My Fitness Journey: 9 Years of Ups and Downs Part 2
besthealthcareinfo.comI left you all in part 1 with the day I competed in July 2009. I was more than ready and felt great. I looked great too. After my show, my coaches all told me how impressed they were. They said I nailed my peak week and looking incredible on stage. Mind you, this was only the 2nd NPC Bikini show, so it wasn’t a huge thing like it is today. I think there were 7 people in my height class and maybe 30-40 total competing in bikini that day. Not many people were doing this and social media wasn’t really “poppin'” at the time. I’m pretty sure i was still on myspace….
This was my myspace profile pic at the time..don’t judge me haha
Anyways, this is where things got bad. Up to this point, I had been fighting off my poor relationship with food. I had kept it at bay because I knew I had to compete. Once I was off the stage, I lost control. I had scheduled a photo shoot for the day after my show with Bret’s brother Joel (who is an amazing photographer). I binged right before the photo shoot and tried throwing up so that I could suck it in enough for our photos (I don’t think I succeeded by the way). I was super lean, so a lot of food actually just made my veins pop a lot, but it was the start of a very long spiral down a shitty, shitty road.
(a photo from the shoot)
I had planned on competing in another competition 5 weeks after my first show, but with Fitness America this time (a different federation). A lot of the ladies that I’d been posing with were doing it, so I wanted to do it with them. I had become close with many of them and it just sounded really fun.
I binged 1x/week leading up to that show and couldn’t really control it. It showed on stage. I placed 5th and was told afterwards that they’d like to see me a little bit leaner for next time. I knew I didn’t look my best (although I’d argue that was the best my butt has EVER looked haha).
(i’m on the right)
I had qualified for Nationals at my first show and was planning on doing a national show in October or November, but from here on out, I just couldn’t get myself together. And so started what would be the most miserable couple years of my life. Battling an eating disorder.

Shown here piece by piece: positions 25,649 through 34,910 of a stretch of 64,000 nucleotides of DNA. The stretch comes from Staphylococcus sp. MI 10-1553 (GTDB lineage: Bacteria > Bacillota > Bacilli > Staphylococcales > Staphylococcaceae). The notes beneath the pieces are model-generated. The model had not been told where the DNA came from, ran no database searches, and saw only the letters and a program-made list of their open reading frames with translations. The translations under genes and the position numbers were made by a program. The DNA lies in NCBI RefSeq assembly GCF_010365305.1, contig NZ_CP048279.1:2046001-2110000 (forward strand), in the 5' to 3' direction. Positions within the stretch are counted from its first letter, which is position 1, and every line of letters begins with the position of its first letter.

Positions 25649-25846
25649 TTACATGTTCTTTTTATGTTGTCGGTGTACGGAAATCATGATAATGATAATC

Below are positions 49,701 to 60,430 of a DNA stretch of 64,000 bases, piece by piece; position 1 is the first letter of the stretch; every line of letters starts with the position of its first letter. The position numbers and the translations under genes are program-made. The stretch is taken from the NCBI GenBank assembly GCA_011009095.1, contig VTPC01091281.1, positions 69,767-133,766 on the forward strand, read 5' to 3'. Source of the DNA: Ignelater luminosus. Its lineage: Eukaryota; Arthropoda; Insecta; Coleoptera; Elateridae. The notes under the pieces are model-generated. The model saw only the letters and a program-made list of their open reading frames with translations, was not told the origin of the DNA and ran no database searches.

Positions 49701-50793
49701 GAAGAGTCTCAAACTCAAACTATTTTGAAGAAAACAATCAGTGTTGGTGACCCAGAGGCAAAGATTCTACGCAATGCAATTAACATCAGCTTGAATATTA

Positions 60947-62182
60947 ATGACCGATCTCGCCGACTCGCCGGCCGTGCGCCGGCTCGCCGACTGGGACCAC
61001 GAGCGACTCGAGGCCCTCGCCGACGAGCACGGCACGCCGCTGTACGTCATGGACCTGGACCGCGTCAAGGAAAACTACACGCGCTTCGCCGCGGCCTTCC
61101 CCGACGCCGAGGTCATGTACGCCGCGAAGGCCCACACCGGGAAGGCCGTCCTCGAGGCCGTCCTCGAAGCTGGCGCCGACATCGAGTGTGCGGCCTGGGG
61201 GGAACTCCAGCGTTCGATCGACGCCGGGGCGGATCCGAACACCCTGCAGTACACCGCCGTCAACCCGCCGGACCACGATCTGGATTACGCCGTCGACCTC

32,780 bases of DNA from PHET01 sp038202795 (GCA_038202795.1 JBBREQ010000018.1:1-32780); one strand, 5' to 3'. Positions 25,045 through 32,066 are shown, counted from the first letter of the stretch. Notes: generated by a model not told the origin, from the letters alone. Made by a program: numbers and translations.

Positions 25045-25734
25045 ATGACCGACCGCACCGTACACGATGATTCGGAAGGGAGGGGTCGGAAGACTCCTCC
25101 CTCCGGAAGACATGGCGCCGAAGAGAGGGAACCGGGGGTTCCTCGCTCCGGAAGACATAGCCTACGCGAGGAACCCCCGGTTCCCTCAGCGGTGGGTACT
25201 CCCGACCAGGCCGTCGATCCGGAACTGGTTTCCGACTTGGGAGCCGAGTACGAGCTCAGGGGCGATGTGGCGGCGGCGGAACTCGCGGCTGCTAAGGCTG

I gained about 25-30 lbs in a short time, and felt awful. It’s a funny thing that happens. You get used to seeing yourself so lean, that only a few pounds makes you feel HUGE. The cycle becomes this: you binge, you’re REALLY bloated since you don’t normally eat like that and your body isn’t used to it, you wake up the next day 10 lbs heavier (water weight mostly) and just feel like you look awful (and let’s face it, you look like shit because you’re holding so much water). You vow to not eat all day and you mostly don’t. You perform at least an hour of cardio to “work it off” and then in just a few days, you do it again. Before you know it, the scale is TRULY going up and you’re depressed about it so then it starts again. It’s a cycle of binge, restrict, binge, restrict, and it is VERY common in the competition world. I know so many that dealt with the same issues, although at the time, I thought I was the only one and was very quiet about it. There weren’t a bunch of articles about the issues, and nobody talked about it. I was completely ashamed and watched as my friends stepped on stage. I wrote out my goals, started telling people I was “x” weeks out, and kept trying to get myself together. Eventually I started telling people I was bulking. That was a lie. I wasn’t bulking, I was just not comfortable telling people I had an eating disorder. That I couldn’t eat 1 cookie without eating the whole box. That I couldn’t enjoy any food that I didn’t know EXACTLY what was in it. It was embarrassing and I just wanted to hide from it all (even though it was very apparent something was wrong).